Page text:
Family-controlled companies are the predominant form of business enterprise worldwide and, according to the Family Firm Institute, account for as much as 90 per cent of global GDP annually.
In the Middle East, it is estimated that family businesses worth more than $1 trillion will be handed down to the next generation within the next five to ten years. These companies will need to consider how to facilitate this power shift while dealing with the financial and intellectual capital demands of globalization. Local firms are increasingly likely to turn to external capital, and savvy investors may be the beneficiaries.
Research suggests that family control, on balance, is favourable for minority shareholders. Long-term shareholders of family-controlled firms such as L’Oreal Group and Novartis AG, would probably agree, based on the market-beating returns these companies have delivered over the past decade.
What constitutes family control?
Family control can come in the form of equity ownership, board representation, or senior management positions, and amounts to the degree to which a family is able to exert influence over the strategic direction and management of a company.
On a global basis, it is generally thought that equity ownership of at least 5% equates to control. By that measure, roughly one-third of the S&P 500 Index constituents and 40% of the 250 largest companies in France and Germany are family-controlled.
The Pearl Initiative, the GCC-based organization into corporate governance, and PwC, the leading professional services organization, recently found that among 100 family firms surveyed across the GCC, only 24% had raised external capital at some point in their history. This is likely to expand going forward as 55% of family firms said that they would be seeking external capital in the future.
Why do family-controlled firms perform better?
According to Warren Buffett, “Family-owned businesses share our long-term orientation, belief in hard work, and a no-nonsense approach and respect for a strong corporate culture.” His point is that family-controlled firms tend to be more patient and less beholden to the quarterly expectations of investors than companies lacking a strong family influence. Additionally they can be less tempted to resort to accounting gimmickry.
The relative financial conservatism of family-controlled companies also extends to the balance sheet, as they have been found to carry comparatively little leverage. And, perhaps surprisingly, dividend payout ratios are lower among family-controlled companies. Low employee turnover, which allows for higher productivity and a stronger corporate culture, is another calling card of family-controlled firms. This long-term vision and focus on sound financial stewardship undoubtedly enabled family-controlled firms to navigate their way through the recent financial crisis better than most companies, as chronicled recently in the Financial Times.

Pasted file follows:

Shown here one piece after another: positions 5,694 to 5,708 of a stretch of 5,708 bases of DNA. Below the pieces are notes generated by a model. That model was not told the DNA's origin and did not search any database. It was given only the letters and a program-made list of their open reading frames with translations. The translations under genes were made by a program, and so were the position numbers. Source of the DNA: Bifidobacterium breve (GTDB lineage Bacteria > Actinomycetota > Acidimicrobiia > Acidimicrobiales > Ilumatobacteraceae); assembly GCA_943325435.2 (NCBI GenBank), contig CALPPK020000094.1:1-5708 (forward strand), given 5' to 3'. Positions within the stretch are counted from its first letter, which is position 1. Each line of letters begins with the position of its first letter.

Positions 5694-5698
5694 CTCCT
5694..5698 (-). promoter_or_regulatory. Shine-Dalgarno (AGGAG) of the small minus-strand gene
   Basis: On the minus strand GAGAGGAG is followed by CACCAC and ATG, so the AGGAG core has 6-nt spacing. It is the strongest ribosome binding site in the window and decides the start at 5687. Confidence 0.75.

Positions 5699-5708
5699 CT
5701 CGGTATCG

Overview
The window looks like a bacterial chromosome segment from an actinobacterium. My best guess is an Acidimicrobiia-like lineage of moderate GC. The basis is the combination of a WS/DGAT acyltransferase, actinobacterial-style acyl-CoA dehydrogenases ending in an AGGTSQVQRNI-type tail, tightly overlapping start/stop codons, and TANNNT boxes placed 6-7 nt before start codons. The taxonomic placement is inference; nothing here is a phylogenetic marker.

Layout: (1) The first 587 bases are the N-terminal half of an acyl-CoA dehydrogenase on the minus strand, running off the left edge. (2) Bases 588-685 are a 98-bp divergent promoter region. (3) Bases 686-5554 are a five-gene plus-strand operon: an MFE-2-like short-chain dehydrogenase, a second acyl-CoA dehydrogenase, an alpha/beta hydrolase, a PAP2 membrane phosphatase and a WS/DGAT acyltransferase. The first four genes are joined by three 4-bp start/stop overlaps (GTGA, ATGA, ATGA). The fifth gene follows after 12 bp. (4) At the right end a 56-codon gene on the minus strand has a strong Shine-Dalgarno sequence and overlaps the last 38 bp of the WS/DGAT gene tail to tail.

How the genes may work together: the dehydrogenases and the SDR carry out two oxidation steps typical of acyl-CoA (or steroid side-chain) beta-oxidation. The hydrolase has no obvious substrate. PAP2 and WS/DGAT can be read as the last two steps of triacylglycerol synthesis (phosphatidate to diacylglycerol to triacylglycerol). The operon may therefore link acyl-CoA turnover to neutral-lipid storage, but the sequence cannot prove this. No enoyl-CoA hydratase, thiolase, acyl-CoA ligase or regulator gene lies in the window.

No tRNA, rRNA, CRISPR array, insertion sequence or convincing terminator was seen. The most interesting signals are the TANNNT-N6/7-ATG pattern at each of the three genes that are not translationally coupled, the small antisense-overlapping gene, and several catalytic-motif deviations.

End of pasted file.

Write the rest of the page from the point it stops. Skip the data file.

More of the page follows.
How does the financial performance of family-controlled firms compare?
Numerous studies conducted over the past two decades have drawn a link between family control and enhanced company financial performance, as measured by return on assets and Tobin’s Q ratio, a valuation measure based on the replacement value of a firm’s assets. Researchers attribute this collective outperformance to those firms in which the founder serves as chief executive, or as its board chairman with an outsider as chief executive.
A less cheerful picture exists in multi-generation dynasties as descendant chief executives have been found to detract from firm performance. Financial performance also seems to peak once family ownership approaches one-third of a company’s outstanding equity, at which point the risk of entrenchment arises.
There can be drawbacks to family control and paramount among these are the agency risks which minority shareholders assume when investing in a family business. Excessive compensation, self-dealing, expropriation of assets, and related party transactions are examples of such exploitative behavior for which shareholders need to be vigilant. These agency issues can be mitigated, by a strong and independent board of directors.
Nepotism, either real or perceived, is another common threat to family-controlled firms. While there may be no better advocates of a company’s core values than the founding family members, a meritocratic workplace is best suited for attracting both a qualified workforce and loyal investors. Family-controlled firms and investors alike need to be wary of the deleterious effects of patronage based on a common last name.
What are the key considerations for investors?
Founding families, kept in check by an independent board, tend to exert a positive influence on companies, particularly when the founder remains actively involved in setting strategic direction. Family-controlled firms are more inclined to have a long-term perspective, conservative financial management, and a strong corporate culture, all attributes conducive to long-term share outperformance. The better financial returns reported by family-controlled companies don’t go unrecognised by investors. Studies have shown the stocks of family-controlled firms outperform the broad market over time. But investors need to keep in mind that investing in the shares of family-controlled firms is not without risks. As with all prospective investments, thorough due diligence is essential.
— Dave Larrabee is director of corporate and member products at CFA Institute and Amer Khansaheb is president of CFA Society Emirates